Speaking to reporters, Triet was joined by her star, Hüller, whose performance was arguably the most acclaimed of the festival. (The festival encourages juries not to give films more than one award.) But Anatomy of a Fall did pocket one other sought-after prize: the Palme Dog. The honor given to the best canine in the festival's films went to the film's border collie, Snoop.
The jury prize went to Finnish director Aki Kaurismäki's Fallen Leaves, a deadpan love story about a romance that blooms in a loveless workaday Helsinki where dispatches from the war in Ukraine regularly play on the radio.
Best actor went to veteran Japanese star Koji Yakusho, who plays a reflective, middle-aged Tokyo man who cleans toilets in Wim Wenders' Perfect Days, a gentle, quotidian character study.
The Turkish actor Merve Dizdar took best actress for the Nuri Bilge Ceylan's About Dry Grasses. Ceylan's expansive tale is set in snowy eastern Anatolia about a teacher, Samet (Deniz Celiloğlu), accused of misconduct by a young female student. Dizdar plays a friend both attracted and repelled by Samet.
"I understand what it's like to be a woman in this area of the country," said Dizdar. "I would like to dedicate this prize to all the women who are fighting to exist and overcome difficulties in this world and to retrain hope."
Vietnamese-French director Tràn Anh Hùng took best director for Pot-au-Feu, a lush, foodie love story starring Juliette Binoche and Benoît Magimel and set in a 19th century French gourmet château.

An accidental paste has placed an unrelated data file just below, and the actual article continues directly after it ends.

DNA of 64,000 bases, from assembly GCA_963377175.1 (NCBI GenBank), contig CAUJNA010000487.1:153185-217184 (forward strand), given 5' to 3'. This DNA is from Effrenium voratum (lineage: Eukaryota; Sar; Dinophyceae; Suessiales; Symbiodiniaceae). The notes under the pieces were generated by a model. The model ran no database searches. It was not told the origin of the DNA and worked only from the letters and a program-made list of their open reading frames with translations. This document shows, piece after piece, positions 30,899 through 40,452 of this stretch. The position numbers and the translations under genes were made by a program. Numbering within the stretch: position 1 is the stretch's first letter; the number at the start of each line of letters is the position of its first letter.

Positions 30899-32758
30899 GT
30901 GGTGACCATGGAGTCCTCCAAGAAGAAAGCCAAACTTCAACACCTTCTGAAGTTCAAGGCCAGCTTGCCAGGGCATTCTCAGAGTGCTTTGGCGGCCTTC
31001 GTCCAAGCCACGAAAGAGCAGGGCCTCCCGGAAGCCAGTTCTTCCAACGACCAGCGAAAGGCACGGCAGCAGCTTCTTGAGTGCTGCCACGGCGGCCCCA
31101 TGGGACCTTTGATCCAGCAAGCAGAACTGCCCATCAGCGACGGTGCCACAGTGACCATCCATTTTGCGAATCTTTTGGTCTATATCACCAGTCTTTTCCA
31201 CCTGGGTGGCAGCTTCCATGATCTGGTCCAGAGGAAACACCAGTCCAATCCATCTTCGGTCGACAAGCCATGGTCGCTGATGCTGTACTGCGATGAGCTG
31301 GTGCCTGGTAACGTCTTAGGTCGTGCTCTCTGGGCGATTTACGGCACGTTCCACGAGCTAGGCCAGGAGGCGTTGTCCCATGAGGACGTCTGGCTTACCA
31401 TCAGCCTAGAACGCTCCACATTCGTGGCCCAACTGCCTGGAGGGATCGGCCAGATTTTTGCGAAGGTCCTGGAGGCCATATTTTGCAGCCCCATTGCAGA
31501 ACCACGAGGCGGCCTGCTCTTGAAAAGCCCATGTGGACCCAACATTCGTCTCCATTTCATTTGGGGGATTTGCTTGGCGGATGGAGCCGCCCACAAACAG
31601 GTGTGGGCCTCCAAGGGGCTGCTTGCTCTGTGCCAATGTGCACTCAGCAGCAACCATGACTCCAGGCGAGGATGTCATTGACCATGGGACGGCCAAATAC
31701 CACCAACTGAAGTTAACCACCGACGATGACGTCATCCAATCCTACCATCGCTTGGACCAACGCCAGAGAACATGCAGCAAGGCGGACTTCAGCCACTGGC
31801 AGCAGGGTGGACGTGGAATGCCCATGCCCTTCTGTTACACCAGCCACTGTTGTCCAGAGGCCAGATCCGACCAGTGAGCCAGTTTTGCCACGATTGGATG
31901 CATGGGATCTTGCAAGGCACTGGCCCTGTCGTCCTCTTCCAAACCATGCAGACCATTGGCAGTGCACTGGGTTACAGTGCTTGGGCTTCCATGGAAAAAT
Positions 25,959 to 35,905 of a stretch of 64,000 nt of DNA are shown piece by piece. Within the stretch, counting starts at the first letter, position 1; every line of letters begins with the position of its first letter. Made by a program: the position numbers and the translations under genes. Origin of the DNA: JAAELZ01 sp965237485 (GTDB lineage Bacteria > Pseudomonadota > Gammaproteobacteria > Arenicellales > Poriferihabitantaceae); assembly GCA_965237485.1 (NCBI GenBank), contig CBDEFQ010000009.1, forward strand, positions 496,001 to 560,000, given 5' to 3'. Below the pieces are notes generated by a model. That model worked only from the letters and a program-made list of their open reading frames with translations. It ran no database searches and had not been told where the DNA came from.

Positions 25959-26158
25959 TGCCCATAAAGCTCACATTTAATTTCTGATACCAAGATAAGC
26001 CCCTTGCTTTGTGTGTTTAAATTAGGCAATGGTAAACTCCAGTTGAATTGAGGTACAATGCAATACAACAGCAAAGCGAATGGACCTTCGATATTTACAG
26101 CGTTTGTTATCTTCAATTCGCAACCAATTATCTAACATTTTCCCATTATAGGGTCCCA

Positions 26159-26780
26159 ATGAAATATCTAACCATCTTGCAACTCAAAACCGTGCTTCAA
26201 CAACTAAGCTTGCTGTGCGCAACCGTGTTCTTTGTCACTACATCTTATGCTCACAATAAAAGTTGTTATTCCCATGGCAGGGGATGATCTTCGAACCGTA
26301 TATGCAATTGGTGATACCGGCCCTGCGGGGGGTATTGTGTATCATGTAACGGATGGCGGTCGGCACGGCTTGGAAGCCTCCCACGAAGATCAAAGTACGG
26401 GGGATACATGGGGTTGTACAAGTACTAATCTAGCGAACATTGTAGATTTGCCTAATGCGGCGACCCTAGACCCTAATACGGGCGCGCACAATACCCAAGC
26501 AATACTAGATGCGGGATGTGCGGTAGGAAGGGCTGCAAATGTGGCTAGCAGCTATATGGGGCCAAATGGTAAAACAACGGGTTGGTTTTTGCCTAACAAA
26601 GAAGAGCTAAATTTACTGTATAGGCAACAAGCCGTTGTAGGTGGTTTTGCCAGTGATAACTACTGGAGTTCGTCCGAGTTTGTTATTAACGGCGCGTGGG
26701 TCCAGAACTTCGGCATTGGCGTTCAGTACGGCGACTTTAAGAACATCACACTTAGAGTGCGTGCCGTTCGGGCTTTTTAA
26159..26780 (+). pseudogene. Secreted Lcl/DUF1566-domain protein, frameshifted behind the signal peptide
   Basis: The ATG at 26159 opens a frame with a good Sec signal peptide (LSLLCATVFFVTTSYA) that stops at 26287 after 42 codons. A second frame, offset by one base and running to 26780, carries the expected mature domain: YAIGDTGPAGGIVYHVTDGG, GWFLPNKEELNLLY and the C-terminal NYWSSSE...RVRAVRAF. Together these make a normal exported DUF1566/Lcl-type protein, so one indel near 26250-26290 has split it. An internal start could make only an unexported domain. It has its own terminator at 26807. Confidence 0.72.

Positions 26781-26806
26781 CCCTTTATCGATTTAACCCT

Best screenplay was won by Yuji Sakamoto for Monster. Sakamoto penned Japanese director Hirokazu Kore-eda's nuanced drama, with shifting perspectives, about two boys struggling for acceptance in their school at home. Monster also won the Queer Palm, an honor bestowed by journalists for the festival's strongest LGBTQ-themed film.
Quentin Tarantino, who won Cannes' top award for Pulp Fiction, attended the ceremony to present a tribute to filmmaker Roger Corman. Tarantino praised Corman for filling him and countless moviegoers with "unadulterated cinema pleasure."
"My cinema is uninhibited, full of excess and fun," said Corman, the independent film maverick. "I feel like this what Cannes is about."
The festival's Un Certain Regard section handed out its awards on Friday, giving the top prize to Molly Manning Walker's debut feature, How to Have Sex.
Saturday's ceremony drew to close a Cannes edition that hasn't lacked spectacle, stars or controversy.
The biggest wattage premieres came out of competition. Martin Scorsese debuted his Osage murders epic Killers of the Flower Moon, a sprawling vision of American exploitation with Leonardo DiCaprio and Lily Gladstone. Indiana Jones and the Dial of Destiny, Harrison Ford's Indy farewell, launched with a tribute to Ford. Wes Anderson premiered Asteroid City.
The festival opened on a note of controversy. Jeanne du Barry, a period drama co-starring Johnny Depp as Louis XV, played as the opening night film. The premiere marked Depp's highest profile appearance since the conclusion of his explosive trial last year with ex-wife Amber Heard.